‘Assassins’ lurk on campus

By Julia Kline

Since the beginning of the spring 2005 semester, there have been sixty-nine recorded “assassinations” on the University campus. These gruesome killings were perpetrated with such weapons as water guns and spoons. Who is behind this string of farcical murders you may ask? The answer is the Campus Assassins’ Guild.

Assassins is a live action role-playing game that allows members to pit their stealth and cunning against one another. The registered student organization was founded in the fall of 2005 by sophomores in Engineering Ryan Mulligan, David Grayson and Kevin Chang. Mulligan, Grayson and Chang, who started the club with the help of the Honors Student Council, had originally intended to organize a one-time assassins game. However, with the success of the first game, the trio felt that the concept could be extended to a full-fledged club. The Campus Assassins’ Guild charges dues of two dollars per year and organizes a number of concurrent assassins games throughout campus.

Playing the part of an assassin is simple in theory. Each player is assigned a target and must track and exterminate their victim by either touching them on the torso with a spoon or squirting them in the midsection with a water pistol. It becomes more complicated because each player is simultaneously hunter and prey. At the same time an assassin is searching for a target, another killer has been assigned to do away with the first assassin. The game becomes a race to eliminate the target before you yourself are found and “assassinated.”

This pursuit often culminates in epic “shoot outs” or spoon battles on the quad, in campus dining halls, or in the hallway between classes. Many bystanders familiar with the antics of this club barely bat an eye when a fellow student is “gunned down.” However, the founders stress that some places are assassination free zones.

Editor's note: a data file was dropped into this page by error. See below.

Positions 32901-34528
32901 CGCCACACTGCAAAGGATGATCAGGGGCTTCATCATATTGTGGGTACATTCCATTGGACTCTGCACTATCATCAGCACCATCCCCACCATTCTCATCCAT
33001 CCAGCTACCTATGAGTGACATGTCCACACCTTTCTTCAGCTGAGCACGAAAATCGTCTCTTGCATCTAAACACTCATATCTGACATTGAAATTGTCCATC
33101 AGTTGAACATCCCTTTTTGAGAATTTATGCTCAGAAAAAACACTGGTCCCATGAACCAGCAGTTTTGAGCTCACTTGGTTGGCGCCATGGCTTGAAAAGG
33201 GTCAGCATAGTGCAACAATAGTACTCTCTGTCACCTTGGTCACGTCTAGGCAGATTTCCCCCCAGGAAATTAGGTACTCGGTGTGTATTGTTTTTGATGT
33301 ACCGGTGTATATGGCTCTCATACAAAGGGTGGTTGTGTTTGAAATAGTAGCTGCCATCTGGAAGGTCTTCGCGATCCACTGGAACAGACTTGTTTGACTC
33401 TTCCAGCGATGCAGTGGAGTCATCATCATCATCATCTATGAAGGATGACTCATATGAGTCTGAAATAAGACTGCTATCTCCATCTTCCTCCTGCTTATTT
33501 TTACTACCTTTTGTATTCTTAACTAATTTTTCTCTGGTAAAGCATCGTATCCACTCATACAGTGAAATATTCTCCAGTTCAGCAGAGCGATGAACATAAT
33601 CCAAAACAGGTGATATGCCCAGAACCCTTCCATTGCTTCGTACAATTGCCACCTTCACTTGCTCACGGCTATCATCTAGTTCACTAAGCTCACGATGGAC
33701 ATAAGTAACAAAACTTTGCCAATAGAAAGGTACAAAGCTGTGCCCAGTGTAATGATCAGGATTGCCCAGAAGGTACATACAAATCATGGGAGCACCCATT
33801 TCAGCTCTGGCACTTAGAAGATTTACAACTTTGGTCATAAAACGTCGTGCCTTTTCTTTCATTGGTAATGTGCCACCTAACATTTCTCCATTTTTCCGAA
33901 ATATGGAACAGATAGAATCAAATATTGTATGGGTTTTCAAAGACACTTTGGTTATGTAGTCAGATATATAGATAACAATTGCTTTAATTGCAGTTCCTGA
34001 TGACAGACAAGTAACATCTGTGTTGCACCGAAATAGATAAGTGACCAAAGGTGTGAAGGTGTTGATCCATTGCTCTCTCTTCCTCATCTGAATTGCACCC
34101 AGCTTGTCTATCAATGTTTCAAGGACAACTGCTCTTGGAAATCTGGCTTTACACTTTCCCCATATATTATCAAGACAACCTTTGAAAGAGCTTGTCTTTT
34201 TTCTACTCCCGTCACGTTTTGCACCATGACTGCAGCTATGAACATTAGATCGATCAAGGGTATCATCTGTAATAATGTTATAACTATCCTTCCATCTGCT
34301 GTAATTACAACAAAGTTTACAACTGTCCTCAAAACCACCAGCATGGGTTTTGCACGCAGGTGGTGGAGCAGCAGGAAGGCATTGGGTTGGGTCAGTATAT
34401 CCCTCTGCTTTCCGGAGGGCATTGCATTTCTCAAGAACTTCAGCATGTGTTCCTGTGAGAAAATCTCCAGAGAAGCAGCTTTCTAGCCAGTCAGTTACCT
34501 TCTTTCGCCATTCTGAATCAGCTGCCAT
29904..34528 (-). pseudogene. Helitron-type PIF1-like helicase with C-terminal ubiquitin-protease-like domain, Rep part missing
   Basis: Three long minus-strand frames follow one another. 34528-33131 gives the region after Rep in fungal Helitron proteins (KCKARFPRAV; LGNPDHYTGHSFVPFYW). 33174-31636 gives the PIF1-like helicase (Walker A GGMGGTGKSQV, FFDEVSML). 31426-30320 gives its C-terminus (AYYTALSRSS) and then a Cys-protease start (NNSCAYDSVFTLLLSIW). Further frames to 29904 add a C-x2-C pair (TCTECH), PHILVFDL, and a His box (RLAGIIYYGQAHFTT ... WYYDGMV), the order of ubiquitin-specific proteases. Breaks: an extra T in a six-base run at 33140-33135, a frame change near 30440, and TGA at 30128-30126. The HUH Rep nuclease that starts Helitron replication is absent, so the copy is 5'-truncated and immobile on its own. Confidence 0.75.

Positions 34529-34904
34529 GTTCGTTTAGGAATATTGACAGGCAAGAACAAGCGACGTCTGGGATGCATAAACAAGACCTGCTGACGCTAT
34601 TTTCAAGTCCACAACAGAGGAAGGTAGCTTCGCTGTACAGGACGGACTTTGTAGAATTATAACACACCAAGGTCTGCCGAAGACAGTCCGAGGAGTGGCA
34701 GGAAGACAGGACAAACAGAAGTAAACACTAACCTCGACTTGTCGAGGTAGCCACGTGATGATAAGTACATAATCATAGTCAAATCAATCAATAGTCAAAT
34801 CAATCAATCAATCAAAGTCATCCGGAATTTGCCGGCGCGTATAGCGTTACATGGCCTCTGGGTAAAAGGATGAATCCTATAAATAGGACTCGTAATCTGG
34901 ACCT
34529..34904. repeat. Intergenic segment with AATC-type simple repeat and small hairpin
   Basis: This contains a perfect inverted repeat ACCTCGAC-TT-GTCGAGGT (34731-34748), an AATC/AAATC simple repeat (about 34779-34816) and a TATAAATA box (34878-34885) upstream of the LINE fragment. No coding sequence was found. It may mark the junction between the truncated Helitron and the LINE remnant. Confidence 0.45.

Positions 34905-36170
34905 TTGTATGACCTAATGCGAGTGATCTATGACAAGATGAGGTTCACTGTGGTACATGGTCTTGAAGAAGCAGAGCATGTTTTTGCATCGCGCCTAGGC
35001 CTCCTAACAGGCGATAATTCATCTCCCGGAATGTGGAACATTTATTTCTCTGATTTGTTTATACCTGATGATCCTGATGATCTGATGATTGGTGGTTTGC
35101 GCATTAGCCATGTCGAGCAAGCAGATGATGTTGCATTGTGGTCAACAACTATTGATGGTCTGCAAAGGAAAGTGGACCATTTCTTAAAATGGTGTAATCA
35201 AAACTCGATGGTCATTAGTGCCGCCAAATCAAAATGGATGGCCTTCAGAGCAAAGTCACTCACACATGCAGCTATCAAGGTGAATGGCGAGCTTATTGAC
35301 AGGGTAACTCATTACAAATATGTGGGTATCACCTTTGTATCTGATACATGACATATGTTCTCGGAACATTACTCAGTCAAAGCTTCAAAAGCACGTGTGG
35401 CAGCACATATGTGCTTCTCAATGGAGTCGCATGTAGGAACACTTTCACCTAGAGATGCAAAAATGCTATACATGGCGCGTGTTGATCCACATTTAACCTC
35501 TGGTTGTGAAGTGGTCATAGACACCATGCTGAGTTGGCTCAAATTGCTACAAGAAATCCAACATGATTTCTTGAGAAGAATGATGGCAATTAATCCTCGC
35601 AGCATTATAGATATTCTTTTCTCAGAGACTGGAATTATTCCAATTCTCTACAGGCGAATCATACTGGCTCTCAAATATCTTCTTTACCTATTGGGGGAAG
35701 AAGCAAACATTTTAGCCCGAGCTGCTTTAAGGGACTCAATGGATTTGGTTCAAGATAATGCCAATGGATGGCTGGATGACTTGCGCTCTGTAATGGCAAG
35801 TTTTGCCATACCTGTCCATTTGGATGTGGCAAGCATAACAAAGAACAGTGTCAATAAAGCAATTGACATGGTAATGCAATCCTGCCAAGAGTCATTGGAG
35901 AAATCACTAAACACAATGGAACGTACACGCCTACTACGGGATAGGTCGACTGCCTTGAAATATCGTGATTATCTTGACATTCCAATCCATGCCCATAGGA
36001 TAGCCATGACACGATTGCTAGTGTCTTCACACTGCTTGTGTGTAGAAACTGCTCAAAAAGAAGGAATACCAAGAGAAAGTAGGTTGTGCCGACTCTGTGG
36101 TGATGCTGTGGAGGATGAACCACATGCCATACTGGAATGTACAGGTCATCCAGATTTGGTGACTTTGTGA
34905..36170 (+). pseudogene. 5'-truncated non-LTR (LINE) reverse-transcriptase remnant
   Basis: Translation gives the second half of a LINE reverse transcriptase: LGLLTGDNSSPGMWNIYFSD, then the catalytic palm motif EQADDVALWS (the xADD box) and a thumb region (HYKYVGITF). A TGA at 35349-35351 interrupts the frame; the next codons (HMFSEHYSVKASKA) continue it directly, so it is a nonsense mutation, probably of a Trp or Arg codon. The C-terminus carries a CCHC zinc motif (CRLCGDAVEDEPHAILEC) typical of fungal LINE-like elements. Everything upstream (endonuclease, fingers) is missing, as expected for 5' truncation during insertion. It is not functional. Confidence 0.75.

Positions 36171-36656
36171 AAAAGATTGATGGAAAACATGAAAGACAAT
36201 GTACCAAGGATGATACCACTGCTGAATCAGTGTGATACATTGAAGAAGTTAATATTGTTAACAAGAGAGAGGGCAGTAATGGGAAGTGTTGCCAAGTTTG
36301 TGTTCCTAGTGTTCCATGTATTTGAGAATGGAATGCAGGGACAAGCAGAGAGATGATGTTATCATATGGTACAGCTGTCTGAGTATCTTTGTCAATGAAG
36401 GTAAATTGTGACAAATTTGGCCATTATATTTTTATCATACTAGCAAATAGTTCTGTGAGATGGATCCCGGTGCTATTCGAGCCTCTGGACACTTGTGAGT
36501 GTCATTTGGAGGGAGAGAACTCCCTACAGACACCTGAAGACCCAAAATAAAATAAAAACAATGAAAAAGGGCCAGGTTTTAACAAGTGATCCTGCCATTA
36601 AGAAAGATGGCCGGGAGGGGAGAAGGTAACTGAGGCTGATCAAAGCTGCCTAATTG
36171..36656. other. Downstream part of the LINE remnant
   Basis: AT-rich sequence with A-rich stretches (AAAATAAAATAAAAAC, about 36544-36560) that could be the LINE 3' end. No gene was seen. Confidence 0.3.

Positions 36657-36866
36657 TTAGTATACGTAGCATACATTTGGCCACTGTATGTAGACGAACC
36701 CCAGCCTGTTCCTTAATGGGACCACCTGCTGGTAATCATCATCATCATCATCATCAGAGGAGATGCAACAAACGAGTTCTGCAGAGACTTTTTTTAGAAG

“Assassins cannot enter a target’s room unless invited in, and classrooms and places of worship are off-limits,” Mulligan said.

Students in the club have been known to go to great lengths to avoid being located by their pursuers. Greg Schechter, freshman in Engineering, said he uses specific techniques to make himself less vulnerable to attack.

“Before each game I prepare myself by taking my name and schedule off my door, altering my Facebook account so no one can find me in a search, and changing my Facebook picture,” Schechter said.

This seems to be a common tactic employed by the stealthy assassins to avoid recognition. Some assassins go so far as to change their information in the campus directory.

Additionally, some club members exercise a more offensive approach to the game. They use any means necessary to lure their unsuspecting targets into cleverly laid traps. Anna Dombrowski, junior in LAS and last year’s top-ranked assassin in terms of kills, recounted one of her sneakiest maneuvers. “My target happened to be an acquaintance of mine,” Dombrowski said. “I invited him to lunch. When he showed up late, I killed him with my spoon.”

Another important facet of the Campus Assassins’ Guild is its detailed Web site chronicling each kill that has been made in each game. When a member of the guild terminates another player or is killed, they are given the privilege of writing a colorful account of the confrontation. They can then submit it to the Web site for the viewing pleasure of the other members. Adam Ciganek, freshman in Engineering, who was executed by his assassin on Oct. 19, wrote an account of his vanquish on the Campus Assassins’ Guild Web site. Ciganek began his narrative with, “This is the tale of the kill; it is a story of deceit, alliances and the battle of the century.” The website along with other details on the Campus Assassins’ Guild can be found at http://www.campusassassins.com.

When asked what their plans were for the future of the club, the founders had a very ambitious response.

“We hope to get thousands more members and attract people to host games for us,” Grayson said.

Mulligan also had high hopes for the future of the Campus Assassins’ Guild. “We plan to expand to other universities,” he said.

The club has already been asked to host an Assassins game at Creighton College in Nebraska.

Mulligan and Grayson encourage anyone interested to join their dynamic, interactive club. Upon being asked what the best part of being a campus assassin was, Grayson replied, “You get to meet new people … and kill them.” What could be better than that?